OKLAHOMA CITY — Kelsey Bogaards sat on the first row behind the Auburn dugout Thursday afternoon and admitted she’d already had a long day.
“I’m on maybe three hours sleep,” Bogaards said.
A 6 a.m. rehabilitation session, a medical-surgical nursing exam and a flight to Oklahoma City all preceded her presence in the ASA Hall of Fame Stadium stands, but you’d never know it from her demeanor.
Bogaards leaned forward in her chair, intensely invested in each of the 241 pitches thrown throughout Auburn’s 10-3 win over UCLA on the first day of the Women’s College World Series.
She had desperately hoped to be on the field and in the dugout with her teammates for Auburn’s second straight World Series appearance, but in a cruel twist of fate, her body had other plans.
Bogaards, a senior, started 118 games over her first three seasons on campus, but tore the ACL in her right knee last fall. She spent the next seven months going through grueling rehab with the hope of returning for at least a few games before her softball career ended.
She finally returned to the starting lineup at shortstop for Auburn’s regular-season finale on Mother’s Day, May 8, at home against Texas A&M. In the top of the sixth inning, Bogaards fielded a ground ball and tossed it to second baseman Emily Carosone before falling to the dirt.
She felt a familiar pop, but this time, it was her other knee.
After being carried off the field, Bogaards told trainers that she felt better and attempted to run near the dugout, but collapsed after about three steps. That’s when she knew her playing days were over.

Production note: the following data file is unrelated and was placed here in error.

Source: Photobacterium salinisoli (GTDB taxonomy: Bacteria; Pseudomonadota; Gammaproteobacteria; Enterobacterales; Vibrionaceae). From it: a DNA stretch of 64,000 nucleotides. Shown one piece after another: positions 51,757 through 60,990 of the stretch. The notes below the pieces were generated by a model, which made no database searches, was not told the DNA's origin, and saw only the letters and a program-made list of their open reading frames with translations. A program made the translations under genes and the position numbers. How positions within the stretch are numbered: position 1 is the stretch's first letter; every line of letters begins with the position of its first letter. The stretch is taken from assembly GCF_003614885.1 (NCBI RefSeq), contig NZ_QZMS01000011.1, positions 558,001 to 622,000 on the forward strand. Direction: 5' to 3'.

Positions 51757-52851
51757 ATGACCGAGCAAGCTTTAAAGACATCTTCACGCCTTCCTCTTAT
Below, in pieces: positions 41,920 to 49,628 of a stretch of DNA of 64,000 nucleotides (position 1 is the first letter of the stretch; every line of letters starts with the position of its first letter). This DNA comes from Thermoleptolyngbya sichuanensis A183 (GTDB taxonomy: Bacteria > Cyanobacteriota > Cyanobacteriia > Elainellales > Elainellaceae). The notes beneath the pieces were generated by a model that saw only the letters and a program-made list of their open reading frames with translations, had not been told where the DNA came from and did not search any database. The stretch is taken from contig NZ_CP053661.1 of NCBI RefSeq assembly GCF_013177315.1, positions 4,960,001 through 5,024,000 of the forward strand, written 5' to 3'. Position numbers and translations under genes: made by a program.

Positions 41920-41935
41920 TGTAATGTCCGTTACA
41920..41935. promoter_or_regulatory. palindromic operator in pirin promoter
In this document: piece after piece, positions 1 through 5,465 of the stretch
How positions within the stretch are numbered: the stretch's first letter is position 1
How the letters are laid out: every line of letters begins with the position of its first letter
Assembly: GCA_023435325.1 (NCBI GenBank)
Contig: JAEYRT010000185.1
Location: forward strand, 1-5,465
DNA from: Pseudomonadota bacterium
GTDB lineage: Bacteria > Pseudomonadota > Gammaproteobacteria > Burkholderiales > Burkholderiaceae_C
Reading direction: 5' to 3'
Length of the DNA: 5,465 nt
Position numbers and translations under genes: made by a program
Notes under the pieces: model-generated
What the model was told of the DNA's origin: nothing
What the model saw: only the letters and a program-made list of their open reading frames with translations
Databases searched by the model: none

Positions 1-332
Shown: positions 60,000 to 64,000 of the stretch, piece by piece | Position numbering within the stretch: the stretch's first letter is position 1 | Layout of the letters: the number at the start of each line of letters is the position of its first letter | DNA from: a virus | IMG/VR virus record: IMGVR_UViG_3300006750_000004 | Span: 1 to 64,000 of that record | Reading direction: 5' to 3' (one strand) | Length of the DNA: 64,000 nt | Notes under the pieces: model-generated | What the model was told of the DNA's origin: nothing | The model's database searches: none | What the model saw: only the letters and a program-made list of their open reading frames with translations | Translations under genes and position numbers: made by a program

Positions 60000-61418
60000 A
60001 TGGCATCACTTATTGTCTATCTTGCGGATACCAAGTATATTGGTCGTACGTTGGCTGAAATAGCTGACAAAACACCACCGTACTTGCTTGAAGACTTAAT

“When I went down with my right one, I definitely had some ‘Why?’ thoughts,” she said. “I thought about it a hundred times.
“But when that happened with my left one, it was a little bit more of an assurance that I was done playing and it was time to move on.”
Bogaards switched her major from nursing to kinesiology early in her college career because the clinicals required for a nursing degree conflict with the softball team’s travel schedule. So she took the latest setback as a sign that it was time to turn her attention back to nursing.
She enrolled in nursing school for the summer semester, and Monday and Tuesday clinical rotations meant she couldn’t travel with her teammates earlier in the week.
But that doesn’t mean Bogaards wasn’t represented in Oklahoma City.
Bogaards has been widely known by her nickname — “Turtle” — since she was a little girl growing up in Miami, Fla.
One day when she was a toddler, she was out on a fishing trip with her family and a turtle swam up next to the boat. The turtle continued to swim alongside the boat and made eye contact with Kelsey.
Kelsey’s father, Tom, also noticed that the turtle was swimming just like Kelsey, who was taking swimming lessons at the time.
“I told her, ‘Kelsey, you swim just like a turtle,’” Tom Bogaards recalled Wednesday.
“She said, ‘Daddy, I turtle. I turtle.’”
The nickname was born, and it stuck. Her teammates all call her “Turtle,” and after her injury, the Auburn players started keeping a stuffed turtle toy in the dugout with them during games.
A recent NCAA rule prohibiting props in softball dugouts means they can’t have the stuffed turtle with them during the games in Oklahoma City, but several Auburn fans have turtles in the stands.
The Tiger players are also wearing green ribbons in their hair for Bogaards, and in every team picture that she missed earlier this week, the stuffed turtle took her place.
“She’s been our inspiration,” said senior first baseman Jade Rhodes. “When she came back out on that field, it felt like home again because we were all together, and then for something like that to happen to her again was horrible.
“But after that moment, we knew that it our destiny for us to be here. We’re playing for her the whole time.”